Flores for the Immaculate Conception

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This is out on the street in front of the Missionaries of Charity house at Vatican City. The fresh flowers are behind a chained, locked and spiked gate. They are potted, but still have to be watered. Not easy. Or, if done with love, easy enough.

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After all, it’s a gift of Mary to us to give to her Divine Son to give back to her, right?

P.S. Does anyone get the significance of the date below the image of Jesus and Mary?

3 Comments

Filed under Missionaries of Mercy

3 responses to “Flores for the Immaculate Conception

  1. Teresa

    I googled the date and discovered it refers to the March 1, 1944 bombing at the edge of Vatican City.

    From the few English language sources I found there appears to be some debate on who carried out the bombing and how much damage occurred.

    From Wikipedia:
    Monsignor Giulio Barbetta, who recounts his experience of this bombing, says that, while almost all the windows of the Holy Office building were shattered, the glass covering an image of Our Lady between it and the entrance to the Oratory of Saint Peter remained intact and the oratory itself suffered no more than the effects of shrapnel against its wall. This led to the placing of sculptures of two shield-bearing angels to right and left of the image above an inscription that states: AB ANGELIS DEFENSA KAL. MART. A.D. MCMXLIV (Protected by angels, 1 March 1944 AD).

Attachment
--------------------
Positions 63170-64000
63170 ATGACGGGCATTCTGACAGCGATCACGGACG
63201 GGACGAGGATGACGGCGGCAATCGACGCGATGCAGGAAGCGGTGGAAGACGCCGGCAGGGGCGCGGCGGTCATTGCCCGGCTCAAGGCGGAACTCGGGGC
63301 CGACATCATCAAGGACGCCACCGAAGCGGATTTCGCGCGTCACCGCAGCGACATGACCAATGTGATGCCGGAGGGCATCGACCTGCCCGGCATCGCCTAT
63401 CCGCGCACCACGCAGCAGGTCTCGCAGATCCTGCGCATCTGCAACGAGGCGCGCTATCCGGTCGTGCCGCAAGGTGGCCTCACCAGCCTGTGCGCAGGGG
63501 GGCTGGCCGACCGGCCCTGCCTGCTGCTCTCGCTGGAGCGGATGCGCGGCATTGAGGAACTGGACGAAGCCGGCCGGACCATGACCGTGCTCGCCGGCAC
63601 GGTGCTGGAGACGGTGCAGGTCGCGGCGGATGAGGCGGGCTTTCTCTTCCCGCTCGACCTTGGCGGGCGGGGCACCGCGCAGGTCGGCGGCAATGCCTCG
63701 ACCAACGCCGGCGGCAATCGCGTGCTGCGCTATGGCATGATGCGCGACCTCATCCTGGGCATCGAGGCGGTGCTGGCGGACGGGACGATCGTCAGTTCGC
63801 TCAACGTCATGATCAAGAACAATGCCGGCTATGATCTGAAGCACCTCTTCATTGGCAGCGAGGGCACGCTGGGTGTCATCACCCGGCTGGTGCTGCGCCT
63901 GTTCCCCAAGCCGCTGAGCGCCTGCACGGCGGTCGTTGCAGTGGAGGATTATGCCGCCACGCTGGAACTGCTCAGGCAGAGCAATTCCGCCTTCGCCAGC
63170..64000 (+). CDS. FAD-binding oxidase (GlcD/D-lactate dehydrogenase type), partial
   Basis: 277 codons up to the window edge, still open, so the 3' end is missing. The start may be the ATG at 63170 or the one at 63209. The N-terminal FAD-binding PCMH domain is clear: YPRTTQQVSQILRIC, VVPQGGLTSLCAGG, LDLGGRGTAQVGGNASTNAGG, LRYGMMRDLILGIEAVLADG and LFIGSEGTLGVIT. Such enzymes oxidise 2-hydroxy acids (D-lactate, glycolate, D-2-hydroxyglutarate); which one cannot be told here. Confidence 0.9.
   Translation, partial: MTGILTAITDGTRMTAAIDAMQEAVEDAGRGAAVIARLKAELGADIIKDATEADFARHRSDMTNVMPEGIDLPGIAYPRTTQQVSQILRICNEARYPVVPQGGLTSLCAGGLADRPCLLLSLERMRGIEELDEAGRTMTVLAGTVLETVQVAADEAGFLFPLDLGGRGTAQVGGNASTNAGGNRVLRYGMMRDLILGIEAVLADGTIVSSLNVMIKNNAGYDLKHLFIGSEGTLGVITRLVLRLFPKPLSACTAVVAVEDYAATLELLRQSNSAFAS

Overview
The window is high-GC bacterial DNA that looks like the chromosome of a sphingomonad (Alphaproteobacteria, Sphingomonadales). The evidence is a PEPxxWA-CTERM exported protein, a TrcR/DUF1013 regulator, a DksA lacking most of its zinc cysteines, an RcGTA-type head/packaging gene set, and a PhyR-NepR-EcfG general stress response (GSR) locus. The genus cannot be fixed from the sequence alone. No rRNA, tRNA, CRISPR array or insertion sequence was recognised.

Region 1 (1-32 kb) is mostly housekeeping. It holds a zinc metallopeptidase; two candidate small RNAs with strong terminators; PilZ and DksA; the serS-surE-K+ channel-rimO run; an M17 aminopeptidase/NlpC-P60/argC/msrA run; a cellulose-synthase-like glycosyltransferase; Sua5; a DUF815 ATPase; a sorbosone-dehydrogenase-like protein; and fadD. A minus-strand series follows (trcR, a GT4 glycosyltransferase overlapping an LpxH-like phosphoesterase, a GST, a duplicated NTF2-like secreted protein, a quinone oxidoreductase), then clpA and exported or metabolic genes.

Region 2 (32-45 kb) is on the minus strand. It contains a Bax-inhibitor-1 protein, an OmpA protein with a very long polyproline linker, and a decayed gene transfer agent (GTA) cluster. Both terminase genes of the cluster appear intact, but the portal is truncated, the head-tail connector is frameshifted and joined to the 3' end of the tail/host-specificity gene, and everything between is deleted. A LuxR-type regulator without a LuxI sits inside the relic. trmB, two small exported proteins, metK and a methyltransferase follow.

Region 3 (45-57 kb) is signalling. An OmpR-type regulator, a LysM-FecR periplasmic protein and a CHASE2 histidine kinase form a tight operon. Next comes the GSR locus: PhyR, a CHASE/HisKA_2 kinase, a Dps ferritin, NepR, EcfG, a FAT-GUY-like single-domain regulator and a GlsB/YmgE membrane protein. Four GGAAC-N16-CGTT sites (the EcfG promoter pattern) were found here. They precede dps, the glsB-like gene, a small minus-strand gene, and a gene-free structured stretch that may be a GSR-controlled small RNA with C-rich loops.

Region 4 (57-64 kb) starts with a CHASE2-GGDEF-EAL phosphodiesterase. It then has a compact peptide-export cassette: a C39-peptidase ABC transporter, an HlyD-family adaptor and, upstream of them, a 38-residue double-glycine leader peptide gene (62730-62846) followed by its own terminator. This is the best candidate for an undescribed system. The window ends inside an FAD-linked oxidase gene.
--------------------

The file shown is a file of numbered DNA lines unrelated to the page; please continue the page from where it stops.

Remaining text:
2. Angela

    I visit the MC Sisters there each time I visit Rome. Such a wonderful order. Being a CoWorker of Bl. Theresa, I love to visit them wherever I go. I got the date on the picture so knew it was to do with the war. Nice to learn all the history.

  3. SognPlaci

    Bombing of 1 March 1944

    There is no obscurity about the identity of the Italian plane that dropped bombs on the edge of Vatican City on 1 March 1944.[clarification needed] It caused human casualties, killing a workman who was in the open and injuring a Dutch Augustinian in the College of Saint Monica. The six low-calibre bombs dropped also caused physical damage to the Palace of the Holy Office, to the Oratory of Saint Peter, and to the Pontifical Urbanian College on the nearby Janiculum Hill. The plane was seen to strike an obstacle, perhaps a tree on the Janiculum, after which it jettisoned its bombs, but crashed after hitting a house on Via del Gelsomino with its wing. The Italian authorities quickly removed the wreckage and the dead pilot.[1][17]

    Monsignor Giulio Barbetta, who recounts his experience of this bombing, says that, while almost all the windows of the Holy Office building were shattered, the glass covering an image of Our Lady between it and the entrance to the Oratory of Saint Peter remained intact and the oratory itself suffered no more than the effects of shrapnel against its wall. This led to the placing of sculptures of two shield-bearing angels to right and left of the image above an inscription that states: AB ANGELIS DEFENSA KAL. MART. A.D. MCMXLIV (Protected by angels, 1 March 1944 AD).[1][18]

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